Hong Kong is a popular destination for business travellers as it is the world’s leading hub for business, trade and finance. It is a favoured destination among leisure travellers as well. Instead, CNN – an American basic cable and satellite television channel – included this country in ’10 most popular cities for travellers in 2015’.
Hong Kong is well-known for its futuristic skyscrapers next to the paradoxically traditional Chinese temples. It has turned ultramodern quite successfully while preserving its cultural heritage. Unsurprisingly, it has embarked on a journey to integrate futuristic technology at innumerable levels from city to individual houses. This is an essential thing to watch for people around the world, especially international travellers.
Hong Kong Science and Technology Parks Corporation – a statutory body dedicated to build a vibrant innovation and technology ecosystem – aims to develop the ultra-modern ‘Smart City’ by 2050. According to their brochure:
“Smart cities are about smart people doing smart things using human ingenuity to benefit the community and the wider goal.”
Keeping this in mind, the decision-makers have focused on various parameters that will contribute to building of ‘Smart City’:
In future, there will be zero dependence on personal cars. People can reach their destinations through the shortest routes by small, pleasant, driverless buses. Such prototypes are already running in few locations, and in future these will be universal. Currently, Hong Kong has a driverless train that takes 7200 people an hour from the main block of airport shops to their departure. By 2050, this might be available on inter-city and trans-continental scales. The use of technology in public vehicles can minimise the hours of waiting at airports by travellers.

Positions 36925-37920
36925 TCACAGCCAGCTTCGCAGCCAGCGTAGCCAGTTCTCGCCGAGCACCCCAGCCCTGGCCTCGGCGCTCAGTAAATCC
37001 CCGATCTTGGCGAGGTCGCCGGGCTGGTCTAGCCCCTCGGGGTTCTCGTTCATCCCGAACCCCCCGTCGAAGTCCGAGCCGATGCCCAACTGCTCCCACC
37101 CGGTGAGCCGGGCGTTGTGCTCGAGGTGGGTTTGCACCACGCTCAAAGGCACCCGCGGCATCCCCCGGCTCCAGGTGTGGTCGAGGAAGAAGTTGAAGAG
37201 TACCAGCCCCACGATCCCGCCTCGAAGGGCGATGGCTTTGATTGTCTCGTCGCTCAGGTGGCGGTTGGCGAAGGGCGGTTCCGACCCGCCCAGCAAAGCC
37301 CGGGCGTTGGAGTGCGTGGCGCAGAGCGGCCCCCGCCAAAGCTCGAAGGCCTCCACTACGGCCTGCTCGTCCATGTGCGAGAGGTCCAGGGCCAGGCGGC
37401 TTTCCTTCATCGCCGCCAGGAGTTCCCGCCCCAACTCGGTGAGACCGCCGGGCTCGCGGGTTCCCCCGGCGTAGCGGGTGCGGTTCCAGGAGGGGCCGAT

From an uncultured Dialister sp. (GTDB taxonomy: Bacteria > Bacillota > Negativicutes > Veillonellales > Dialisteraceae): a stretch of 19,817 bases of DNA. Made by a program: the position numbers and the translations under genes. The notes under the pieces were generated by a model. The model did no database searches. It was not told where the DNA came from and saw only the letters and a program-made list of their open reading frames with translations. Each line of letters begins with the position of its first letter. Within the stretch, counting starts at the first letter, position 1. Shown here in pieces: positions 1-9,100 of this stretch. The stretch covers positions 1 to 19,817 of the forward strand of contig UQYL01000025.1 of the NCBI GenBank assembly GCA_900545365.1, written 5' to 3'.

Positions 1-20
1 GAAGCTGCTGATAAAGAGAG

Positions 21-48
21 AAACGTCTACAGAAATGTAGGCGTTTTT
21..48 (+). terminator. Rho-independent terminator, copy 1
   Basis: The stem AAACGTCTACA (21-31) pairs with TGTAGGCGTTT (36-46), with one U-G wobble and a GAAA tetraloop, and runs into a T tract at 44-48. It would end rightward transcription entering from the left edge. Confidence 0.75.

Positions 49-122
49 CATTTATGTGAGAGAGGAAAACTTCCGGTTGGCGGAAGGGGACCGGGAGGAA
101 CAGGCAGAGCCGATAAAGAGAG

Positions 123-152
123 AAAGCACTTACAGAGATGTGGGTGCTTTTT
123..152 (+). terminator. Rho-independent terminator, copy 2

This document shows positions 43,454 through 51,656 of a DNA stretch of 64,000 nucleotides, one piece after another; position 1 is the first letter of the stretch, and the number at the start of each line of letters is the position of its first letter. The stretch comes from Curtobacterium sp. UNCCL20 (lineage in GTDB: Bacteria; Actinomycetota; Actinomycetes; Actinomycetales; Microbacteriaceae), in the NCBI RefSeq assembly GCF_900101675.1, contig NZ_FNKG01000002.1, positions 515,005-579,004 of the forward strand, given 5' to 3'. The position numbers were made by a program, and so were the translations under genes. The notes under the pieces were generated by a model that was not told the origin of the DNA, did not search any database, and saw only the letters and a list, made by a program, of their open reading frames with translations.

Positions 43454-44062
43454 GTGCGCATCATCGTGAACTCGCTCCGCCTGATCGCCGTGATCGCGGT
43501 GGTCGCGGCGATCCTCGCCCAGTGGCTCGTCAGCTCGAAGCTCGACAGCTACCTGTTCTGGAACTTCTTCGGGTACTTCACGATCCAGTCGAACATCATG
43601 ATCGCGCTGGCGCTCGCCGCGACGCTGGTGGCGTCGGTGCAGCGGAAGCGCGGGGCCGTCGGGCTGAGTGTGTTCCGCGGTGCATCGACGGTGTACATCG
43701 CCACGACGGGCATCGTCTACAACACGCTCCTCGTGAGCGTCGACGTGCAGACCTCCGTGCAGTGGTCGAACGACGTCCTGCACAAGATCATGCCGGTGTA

Elaborating on personal vehicles, a ‘human-machine hybrid personal transport machine’ has been developed by a soft-landing company called Zehus. This super-advanced machine i.e. Bike+All-In-One vehicle absorbs power at moments when the rider is coasting and then recycles it when the rider has to peddle up the hill. It’s been exhibited at Hong Kong Science Park.
Infrastructure and Smart Homes
Regarding infrastructure, just like the subconscious brain, a smart building will feature inter-connected networks to collect data, run diagnostics and allow remote monitoring by computers or humans. It will also have integrated control structures, so that each system, from lighting to security to fire safety, will ‘talk’ to each other. These integrations will not only be attractive but more productive, reliable and safer.
Focusing on Smart Homes, Green Peak asserts that home-owners will be able to monitor and control a wide range of useful applications such as improved energy efficiency, access control and security through a mobile application. It will be implemented in 3 phases:
Phase 1: RF-based Remote Control for Set-Top Box and CE, including internet connectivity
Phase 2: Energy Management will latch on, other applications develop simultaneously